When it comes to New Jersey process service, the laws and rules vary in many respects to those of other states. It’s important to choose a process server who is knowledgeable about these discrepancies and will be sure to follow the rules of the state of both the originating court and the state where service is being effectuated in order to ensure the service is valid.
A prime example of these differences is the days on which service is allowed. Within New Jersey process service allows for service on every day of the week. Yet there a number of state where service isn’t permitted on Sundays, including Maine, New York and Tennessee.
Another difference between the states is the requirements for individuals to be allowed to serve. New Jersey process service allows private process servers to effectuate service. This wasn’t always the case – prior to 2000 only sheriffs were allowed to serve initial process unless they received a special appointment letter from a judge allowing a private process server to serve. Thankfully this means there is the option to utilize a private process server anywhere within New Jersey, allowing for quick turn-around times for attorneys and case timelines.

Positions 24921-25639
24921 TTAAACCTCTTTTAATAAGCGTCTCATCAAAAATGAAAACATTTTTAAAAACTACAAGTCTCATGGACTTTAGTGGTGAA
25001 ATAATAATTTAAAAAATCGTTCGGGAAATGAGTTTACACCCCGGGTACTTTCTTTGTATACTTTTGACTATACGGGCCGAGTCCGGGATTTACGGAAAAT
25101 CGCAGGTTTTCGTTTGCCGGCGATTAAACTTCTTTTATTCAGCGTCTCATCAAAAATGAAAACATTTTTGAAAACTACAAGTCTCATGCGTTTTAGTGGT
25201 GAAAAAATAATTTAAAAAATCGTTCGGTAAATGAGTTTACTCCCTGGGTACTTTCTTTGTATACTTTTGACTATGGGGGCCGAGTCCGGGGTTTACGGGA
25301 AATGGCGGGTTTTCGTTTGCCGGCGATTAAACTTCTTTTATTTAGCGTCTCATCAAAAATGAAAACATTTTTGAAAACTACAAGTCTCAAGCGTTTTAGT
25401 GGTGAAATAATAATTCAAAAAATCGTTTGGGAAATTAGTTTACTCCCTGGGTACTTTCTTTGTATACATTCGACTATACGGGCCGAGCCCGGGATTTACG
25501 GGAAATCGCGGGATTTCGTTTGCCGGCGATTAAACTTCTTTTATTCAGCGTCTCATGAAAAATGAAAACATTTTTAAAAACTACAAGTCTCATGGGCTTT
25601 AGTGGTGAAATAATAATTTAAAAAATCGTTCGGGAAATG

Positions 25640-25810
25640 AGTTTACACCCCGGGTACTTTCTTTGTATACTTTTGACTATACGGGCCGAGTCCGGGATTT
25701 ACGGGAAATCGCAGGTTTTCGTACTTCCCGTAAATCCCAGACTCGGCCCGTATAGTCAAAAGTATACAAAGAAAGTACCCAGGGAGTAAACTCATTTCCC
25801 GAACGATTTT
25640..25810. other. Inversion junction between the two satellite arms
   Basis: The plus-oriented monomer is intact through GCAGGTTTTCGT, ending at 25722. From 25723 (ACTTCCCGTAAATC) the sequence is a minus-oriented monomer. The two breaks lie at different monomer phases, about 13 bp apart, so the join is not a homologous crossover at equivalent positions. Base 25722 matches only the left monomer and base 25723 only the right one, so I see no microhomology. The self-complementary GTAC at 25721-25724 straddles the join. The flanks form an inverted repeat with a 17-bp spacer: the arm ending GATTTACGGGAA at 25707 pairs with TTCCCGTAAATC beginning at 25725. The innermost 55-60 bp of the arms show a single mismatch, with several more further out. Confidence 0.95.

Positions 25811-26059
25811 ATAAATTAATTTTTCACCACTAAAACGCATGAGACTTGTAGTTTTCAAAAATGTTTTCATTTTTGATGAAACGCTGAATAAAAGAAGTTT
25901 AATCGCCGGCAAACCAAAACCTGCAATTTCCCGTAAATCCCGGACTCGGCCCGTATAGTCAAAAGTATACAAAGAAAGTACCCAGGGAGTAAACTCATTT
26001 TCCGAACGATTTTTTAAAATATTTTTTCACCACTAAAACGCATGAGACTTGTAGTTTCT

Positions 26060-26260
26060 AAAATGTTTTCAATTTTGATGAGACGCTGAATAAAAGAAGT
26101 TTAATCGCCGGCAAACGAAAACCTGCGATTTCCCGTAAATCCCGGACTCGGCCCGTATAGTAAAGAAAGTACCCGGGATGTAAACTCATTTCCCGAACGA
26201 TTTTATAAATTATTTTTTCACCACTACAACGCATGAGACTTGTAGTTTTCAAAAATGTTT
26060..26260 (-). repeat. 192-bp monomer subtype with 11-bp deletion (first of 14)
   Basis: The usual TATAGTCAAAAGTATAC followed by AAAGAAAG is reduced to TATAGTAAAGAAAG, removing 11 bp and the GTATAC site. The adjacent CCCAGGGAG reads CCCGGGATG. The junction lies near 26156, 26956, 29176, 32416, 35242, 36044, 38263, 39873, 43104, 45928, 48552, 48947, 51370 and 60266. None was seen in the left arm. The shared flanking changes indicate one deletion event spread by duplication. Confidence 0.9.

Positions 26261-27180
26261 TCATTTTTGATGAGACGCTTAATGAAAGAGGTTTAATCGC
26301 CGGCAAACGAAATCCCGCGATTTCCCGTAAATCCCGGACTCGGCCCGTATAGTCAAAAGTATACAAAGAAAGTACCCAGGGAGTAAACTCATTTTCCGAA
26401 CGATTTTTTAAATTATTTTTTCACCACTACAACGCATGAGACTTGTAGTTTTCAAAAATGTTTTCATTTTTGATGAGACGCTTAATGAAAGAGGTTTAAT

There are other states however where private process servers are personally appointed by the Sheriff through a special private process server program, such as in Georgia. Other states only allow private process servers within specific counties such as Florida. In Pennsylvania, private process servers are only allowed to serve in Philadelphia County. Outside of that area the Sheriff’s Department is the only way to effectuate initial service.
New Jersey process service also differs from some other states in there is no registration or licensing of any sort. In New Jersey any individual can serve as long as they are over 18 years of age and don’t have a direct interest in the case. Other states require registration and licensing, with some states like Florida requiring registration on the county level. Some states also require testing prior to licensing, such as New York and Arizona.
Some states offer greater protection to process servers than others. Within Illinois, California and Florida assault on a process server is considered a felony. Other states allow process servers access to gated communities to effectuate service, which can turn an extremely difficult and time-consuming service into a more routine service.
These rules require process servers to stay up to date on the latest laws in order to make sure service will be valid and in compliance.